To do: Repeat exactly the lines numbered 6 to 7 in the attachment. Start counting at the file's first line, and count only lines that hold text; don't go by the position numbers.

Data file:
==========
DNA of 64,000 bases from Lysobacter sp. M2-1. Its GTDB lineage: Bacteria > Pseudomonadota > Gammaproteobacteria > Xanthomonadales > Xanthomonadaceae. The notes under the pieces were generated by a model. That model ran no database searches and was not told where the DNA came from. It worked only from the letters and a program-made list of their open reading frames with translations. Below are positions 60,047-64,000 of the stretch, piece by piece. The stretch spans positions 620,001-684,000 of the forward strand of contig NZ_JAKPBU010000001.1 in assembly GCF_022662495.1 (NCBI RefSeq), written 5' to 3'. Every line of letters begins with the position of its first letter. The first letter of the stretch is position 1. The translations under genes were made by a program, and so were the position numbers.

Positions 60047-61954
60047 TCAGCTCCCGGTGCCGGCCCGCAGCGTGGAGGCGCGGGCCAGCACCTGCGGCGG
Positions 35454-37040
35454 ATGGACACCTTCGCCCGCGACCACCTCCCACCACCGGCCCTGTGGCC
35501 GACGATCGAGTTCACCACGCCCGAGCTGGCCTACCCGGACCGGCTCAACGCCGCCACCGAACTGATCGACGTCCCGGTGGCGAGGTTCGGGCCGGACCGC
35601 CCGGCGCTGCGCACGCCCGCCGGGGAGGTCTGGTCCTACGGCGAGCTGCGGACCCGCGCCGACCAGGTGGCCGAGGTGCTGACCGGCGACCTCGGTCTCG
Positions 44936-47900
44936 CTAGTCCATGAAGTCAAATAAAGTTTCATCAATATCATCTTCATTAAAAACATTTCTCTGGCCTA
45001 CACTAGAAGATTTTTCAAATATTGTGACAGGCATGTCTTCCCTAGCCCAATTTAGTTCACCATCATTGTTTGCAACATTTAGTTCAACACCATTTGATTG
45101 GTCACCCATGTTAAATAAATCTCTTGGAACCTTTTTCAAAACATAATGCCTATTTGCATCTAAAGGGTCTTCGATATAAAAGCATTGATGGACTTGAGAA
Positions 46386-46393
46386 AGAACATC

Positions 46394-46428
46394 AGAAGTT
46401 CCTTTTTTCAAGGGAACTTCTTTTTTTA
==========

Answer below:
35501 GACGATCGAGTTCACCACGCCCGAGCTGGCCTACCCGGACCGGCTCAACGCCGCCACCGAACTGATCGACGTCCCGGTGGCGAGGTTCGGGCCGGACCGC
35601 CCGGCGCTGCGCACGCCCGCCGGGGAGGTCTGGTCCTACGGCGAGCTGCGGACCCGCGCCGACCAGGTGGCCGAGGTGCTGACCGGCGACCTCGGTCTCG